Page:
Pop art is one of my favourite styles of art; with its bold colours, mixture of techniques, and elements of popular culture woven in, pieces created in this style not only provide visualisation of political protests and thought-provoking social commentary on the age of consumerism but, let's be honest here, they also looks very cool. However, it took The EY Exhibition: The World Goes the Pop at the Tate Modern for me to realise that mostly all pop art I've seen in my life was produced in the UK or US by the likes of Andy Warhol, Richard Hamilton and Roy Lichtenstein. And that is a shame, as there are beautifully bold and fascinating pieces from all corners of the world that were created during this movement in the 1960s and 1970s, some of which I had the pleasure to see on display last week.
The EY Exhibition: The World Goes Pop at the Tate Modern contains over 150 pieces of art by a range of different artists, all with their own unique style, making it impossible to talk about them all or generalise them into a single review. Of course I found some works more striking and memorable than others, but this was very much related to my own personal preference rather than the quality of the work or the message it conveyed. So instead of trying to cover everything I am going to keep it small and talk about a selection of my favourite pieces.
By far the most iconic display at this exhibition, and one that I instantly felt drawn to myself, was Ushio Shinohara's Doll Festival (1966), pictured below. The vivid blocks of colour blend traditional Japanese elements with Western ones in a seamless way that was absolutely striking and such a feast for the eyes. It was positioned at the very start of the exhibition and even after seeing over a hundred other displays after, it was the one that stayed with me the longest.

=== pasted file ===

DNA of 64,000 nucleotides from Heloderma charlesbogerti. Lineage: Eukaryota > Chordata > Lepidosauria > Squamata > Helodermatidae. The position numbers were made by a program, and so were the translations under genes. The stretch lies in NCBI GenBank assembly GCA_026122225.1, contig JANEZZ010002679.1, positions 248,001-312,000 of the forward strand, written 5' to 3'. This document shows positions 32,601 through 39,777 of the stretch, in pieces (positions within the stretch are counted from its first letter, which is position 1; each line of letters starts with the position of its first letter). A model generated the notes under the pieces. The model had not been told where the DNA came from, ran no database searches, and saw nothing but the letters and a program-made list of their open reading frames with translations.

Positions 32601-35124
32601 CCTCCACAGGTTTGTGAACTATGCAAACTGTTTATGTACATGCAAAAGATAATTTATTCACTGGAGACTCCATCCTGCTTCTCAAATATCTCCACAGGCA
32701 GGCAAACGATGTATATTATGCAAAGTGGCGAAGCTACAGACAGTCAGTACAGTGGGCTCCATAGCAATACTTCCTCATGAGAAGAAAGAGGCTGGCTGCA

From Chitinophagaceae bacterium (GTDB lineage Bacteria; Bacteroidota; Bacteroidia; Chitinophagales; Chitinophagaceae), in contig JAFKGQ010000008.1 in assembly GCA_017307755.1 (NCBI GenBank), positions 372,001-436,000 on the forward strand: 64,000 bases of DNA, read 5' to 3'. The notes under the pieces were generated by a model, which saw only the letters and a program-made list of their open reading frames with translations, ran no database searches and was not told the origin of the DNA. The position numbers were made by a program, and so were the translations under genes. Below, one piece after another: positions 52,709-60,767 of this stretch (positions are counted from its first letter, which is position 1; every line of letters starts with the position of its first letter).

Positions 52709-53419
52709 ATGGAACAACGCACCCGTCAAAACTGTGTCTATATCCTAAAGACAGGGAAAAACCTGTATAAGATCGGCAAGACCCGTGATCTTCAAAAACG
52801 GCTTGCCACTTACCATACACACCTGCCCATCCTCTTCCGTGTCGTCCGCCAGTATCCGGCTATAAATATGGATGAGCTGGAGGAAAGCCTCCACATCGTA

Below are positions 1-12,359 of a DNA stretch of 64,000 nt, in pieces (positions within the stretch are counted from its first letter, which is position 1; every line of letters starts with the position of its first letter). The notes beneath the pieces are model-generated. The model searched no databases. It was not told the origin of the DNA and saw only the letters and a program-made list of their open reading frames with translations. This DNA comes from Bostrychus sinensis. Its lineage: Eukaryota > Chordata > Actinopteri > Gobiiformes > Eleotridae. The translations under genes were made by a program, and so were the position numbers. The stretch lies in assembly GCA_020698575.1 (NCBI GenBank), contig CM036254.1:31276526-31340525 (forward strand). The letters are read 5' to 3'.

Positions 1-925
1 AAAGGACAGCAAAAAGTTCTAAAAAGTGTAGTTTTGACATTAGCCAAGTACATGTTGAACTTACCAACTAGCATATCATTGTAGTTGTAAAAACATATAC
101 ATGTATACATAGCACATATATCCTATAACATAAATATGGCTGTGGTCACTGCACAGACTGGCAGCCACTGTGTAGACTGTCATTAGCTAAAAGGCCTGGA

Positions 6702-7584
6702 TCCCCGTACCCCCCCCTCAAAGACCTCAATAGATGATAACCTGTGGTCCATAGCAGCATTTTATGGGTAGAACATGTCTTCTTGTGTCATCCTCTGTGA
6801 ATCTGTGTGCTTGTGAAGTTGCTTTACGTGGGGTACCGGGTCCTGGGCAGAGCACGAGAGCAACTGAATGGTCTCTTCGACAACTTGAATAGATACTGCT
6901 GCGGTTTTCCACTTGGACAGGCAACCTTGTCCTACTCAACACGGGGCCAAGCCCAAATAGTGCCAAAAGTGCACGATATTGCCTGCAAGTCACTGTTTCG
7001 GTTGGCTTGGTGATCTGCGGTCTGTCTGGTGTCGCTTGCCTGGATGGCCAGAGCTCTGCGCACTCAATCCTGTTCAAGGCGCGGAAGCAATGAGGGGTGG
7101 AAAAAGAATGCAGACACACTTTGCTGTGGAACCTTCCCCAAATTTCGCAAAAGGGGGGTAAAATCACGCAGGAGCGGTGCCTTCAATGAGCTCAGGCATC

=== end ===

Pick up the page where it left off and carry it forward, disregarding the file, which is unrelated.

Ushio Shinohara, Doll Festival 1966. Hyogo Prefectural Museum of Art (Yamamura Collection)© Ushio and Noriko Shinohara
Other pieces of art that stood out to me include: Tadanori Yokoo's Kiss Kiss Kiss (1964), a short animation film of comic book style kissing couples set to a Dean Martin soundtrack; Bernard Rancillac's At Last, A Silhouette Slimmed to the Waist (1966), a very cool piece juxtaposing two images so it can be hung each way around; Cornel Brudaşcu's Guitarist (1970), which was the most similar in style to the depictions of celebrities we've come to know from the likes of Warhol; Gerard Fromanger's Album The Red (1968), which shows 'bleeding' country flags; and Thomas Bayrle's delightful The Laughing Cow wallpaper, proving pop art can also be a consumable product.
From paintings and sculptures to multi-media displays, there was a seemingly endless variety of pieces and techniques on display, far expanding my knowledge on pop art away from screenprints of celebrities and soup cans. They were divided into different categories for a clear overview: Introduction, Grau Tilson, Pop Politics, Brudaşcu, Pop at Home, Pop Bodies, Želibská, Pop Crowd, Folk Pop, and Consuming Pop. I loved how the themed rooms were laid out; spacious and each with their own popping colour scheme befitting the works on display. Curving so that I couldn't always see what was coming up, it made the exhibition feel unexpected and exciting, adding a fun element of discovery to what was already an eye-opening experience.
The EY Exhibition: The World Goes Pop will be at the Tate Modern until 24 January 2016, book tickets here.